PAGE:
During Charles’ interrogation, Rossi makes several major missteps. When Charles implies that he’s possibly just as racist as your average southerner, Rossi not only pulls the “I have a Black friend” card, but he also compares the times he was made fun of for being Italian to the type of racial violence inflicted on Black people. He also ends up telling Charles about a time that he participated in racist bullying against a Black student at his high school. The story is horrific and involves Rossi giving into peer pressure and locking the Black student in question in a locker and then urinating on him.
On one hand, it’s good that Rossi isn’t trying to hide this upsetting moment from his past. On the other hand, his story is both extremely disturbing and not exactly appropriate given the situation. It feels less like Rossi is bringing it up to reckon with his past and more like a manipulative tactic that he’s using to get a confession out of Charles.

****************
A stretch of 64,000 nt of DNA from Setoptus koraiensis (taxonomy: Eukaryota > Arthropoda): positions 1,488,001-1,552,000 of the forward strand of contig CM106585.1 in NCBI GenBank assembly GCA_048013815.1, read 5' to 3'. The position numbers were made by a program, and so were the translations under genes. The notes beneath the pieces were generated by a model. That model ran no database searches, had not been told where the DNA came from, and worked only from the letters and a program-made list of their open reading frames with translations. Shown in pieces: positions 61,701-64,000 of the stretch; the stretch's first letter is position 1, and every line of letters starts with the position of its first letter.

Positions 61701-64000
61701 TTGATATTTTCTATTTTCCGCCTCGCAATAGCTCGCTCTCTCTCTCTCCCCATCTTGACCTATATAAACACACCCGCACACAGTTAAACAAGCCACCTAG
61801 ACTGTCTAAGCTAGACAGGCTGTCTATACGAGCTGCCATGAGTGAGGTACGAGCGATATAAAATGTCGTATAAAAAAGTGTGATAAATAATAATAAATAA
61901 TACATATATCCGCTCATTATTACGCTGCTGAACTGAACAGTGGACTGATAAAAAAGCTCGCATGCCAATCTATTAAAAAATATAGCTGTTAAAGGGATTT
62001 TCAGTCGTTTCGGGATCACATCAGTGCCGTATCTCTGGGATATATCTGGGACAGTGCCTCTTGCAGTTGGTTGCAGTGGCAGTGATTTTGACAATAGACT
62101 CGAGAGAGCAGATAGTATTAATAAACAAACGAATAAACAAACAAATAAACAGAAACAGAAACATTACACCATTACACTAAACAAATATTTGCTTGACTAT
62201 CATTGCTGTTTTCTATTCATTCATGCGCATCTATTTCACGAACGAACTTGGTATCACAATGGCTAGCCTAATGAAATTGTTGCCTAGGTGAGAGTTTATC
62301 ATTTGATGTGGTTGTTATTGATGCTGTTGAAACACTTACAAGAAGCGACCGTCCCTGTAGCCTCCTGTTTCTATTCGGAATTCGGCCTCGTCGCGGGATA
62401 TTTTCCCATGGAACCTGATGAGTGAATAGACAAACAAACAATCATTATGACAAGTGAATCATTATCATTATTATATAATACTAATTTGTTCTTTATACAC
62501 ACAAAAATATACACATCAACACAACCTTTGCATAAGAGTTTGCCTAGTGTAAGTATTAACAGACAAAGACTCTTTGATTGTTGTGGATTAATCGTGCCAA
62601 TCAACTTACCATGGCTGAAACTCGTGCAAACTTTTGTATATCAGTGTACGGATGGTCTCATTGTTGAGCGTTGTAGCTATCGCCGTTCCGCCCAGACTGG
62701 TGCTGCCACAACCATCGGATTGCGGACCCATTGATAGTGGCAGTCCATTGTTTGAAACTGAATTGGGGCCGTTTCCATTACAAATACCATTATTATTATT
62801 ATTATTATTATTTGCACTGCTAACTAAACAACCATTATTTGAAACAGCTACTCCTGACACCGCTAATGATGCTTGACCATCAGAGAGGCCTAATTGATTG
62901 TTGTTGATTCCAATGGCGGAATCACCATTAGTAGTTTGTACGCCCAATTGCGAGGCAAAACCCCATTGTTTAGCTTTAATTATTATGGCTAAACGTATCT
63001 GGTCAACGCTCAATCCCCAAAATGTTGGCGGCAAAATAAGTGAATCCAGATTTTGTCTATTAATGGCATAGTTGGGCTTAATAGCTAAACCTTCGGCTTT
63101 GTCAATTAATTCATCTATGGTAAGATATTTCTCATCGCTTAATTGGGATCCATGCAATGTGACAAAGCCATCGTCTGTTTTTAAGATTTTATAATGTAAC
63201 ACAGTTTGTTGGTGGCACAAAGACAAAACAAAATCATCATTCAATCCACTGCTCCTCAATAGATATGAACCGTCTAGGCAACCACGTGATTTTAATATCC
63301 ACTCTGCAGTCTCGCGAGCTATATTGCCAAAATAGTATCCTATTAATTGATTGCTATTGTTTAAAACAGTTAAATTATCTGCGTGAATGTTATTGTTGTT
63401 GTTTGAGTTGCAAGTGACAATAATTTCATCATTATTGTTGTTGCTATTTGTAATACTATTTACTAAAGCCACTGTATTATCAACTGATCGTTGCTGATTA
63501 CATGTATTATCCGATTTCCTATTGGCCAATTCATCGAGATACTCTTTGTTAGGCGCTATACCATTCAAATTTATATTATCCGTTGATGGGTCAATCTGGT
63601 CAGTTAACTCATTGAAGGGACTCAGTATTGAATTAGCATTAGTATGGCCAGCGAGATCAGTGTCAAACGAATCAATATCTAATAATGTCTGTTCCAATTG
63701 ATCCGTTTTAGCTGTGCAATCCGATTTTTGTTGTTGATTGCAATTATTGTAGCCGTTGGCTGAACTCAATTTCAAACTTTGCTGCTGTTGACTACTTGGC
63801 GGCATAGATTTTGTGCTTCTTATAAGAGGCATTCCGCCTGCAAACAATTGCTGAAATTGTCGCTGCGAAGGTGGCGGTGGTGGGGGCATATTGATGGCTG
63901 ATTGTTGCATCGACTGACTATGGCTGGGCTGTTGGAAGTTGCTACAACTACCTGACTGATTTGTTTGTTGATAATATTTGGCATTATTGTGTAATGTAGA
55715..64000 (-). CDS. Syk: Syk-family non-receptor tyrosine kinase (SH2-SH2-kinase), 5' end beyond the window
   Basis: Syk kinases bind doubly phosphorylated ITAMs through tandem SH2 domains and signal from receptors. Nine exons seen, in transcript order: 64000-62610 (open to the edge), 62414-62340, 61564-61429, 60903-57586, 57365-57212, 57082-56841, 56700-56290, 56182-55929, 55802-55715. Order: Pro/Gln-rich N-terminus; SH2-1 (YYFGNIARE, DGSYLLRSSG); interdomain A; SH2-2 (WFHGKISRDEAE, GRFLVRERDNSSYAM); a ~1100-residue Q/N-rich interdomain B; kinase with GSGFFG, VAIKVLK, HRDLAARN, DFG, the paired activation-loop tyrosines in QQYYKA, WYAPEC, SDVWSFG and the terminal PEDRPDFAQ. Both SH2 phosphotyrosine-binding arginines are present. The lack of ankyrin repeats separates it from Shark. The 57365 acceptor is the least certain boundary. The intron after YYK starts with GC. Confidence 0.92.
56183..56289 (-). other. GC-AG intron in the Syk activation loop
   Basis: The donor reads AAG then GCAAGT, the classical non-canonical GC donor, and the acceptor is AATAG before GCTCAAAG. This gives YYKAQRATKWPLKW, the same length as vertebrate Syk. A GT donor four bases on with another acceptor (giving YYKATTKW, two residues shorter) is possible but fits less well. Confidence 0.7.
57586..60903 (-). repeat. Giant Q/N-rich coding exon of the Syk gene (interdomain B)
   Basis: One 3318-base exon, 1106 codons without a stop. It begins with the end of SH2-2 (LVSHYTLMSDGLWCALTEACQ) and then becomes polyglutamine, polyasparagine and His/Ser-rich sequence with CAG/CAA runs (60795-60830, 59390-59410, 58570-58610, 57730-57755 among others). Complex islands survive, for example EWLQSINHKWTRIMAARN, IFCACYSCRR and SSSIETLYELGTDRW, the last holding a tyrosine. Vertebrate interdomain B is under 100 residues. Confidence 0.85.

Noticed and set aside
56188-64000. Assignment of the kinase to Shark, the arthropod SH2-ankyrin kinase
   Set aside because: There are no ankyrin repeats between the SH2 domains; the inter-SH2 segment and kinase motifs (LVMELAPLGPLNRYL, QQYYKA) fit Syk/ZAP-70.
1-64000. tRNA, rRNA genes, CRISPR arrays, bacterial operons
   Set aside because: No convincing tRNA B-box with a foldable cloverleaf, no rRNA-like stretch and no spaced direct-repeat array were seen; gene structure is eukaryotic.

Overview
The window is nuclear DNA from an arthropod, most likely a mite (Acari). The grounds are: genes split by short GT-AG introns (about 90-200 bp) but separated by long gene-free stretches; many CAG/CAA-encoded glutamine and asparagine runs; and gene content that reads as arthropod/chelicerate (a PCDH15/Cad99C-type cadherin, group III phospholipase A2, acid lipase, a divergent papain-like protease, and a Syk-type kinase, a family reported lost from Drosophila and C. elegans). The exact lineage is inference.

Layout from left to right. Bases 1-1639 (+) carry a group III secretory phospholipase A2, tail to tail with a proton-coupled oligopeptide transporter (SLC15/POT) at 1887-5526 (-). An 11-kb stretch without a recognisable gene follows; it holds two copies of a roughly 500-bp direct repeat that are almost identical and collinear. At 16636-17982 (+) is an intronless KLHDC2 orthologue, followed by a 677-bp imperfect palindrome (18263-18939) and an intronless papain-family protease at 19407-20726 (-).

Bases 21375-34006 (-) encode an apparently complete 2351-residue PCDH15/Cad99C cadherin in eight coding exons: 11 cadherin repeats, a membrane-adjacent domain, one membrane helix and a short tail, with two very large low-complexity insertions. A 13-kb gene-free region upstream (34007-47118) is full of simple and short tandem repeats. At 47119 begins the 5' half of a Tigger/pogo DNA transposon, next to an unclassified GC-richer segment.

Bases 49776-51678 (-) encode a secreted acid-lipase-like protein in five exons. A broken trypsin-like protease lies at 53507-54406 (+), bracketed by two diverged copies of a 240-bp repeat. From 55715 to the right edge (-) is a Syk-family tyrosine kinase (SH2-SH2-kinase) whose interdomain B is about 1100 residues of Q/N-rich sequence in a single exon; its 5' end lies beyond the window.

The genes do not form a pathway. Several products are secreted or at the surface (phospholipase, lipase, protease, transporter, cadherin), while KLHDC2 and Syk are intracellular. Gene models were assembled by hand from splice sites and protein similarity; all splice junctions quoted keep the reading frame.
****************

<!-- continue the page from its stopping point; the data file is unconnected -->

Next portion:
Things get even more upsetting when the team is able to fully piece together the crimes. Charles is indeed responsible for the dead bodies in his backyard. He reveals to Rossi that the KKK members he killed were men who had kidnapped him when he was a teenager and castrated him, while the other victims were the daughters of those men. While murdering those men and several of their children may not be everyone’s idea of justice being served, there is clearly something much larger at play with this case. Charles is treated like any other unsub, however, and much of how Rossi handles his interrogation feels deeply unnecessary and inappropriate.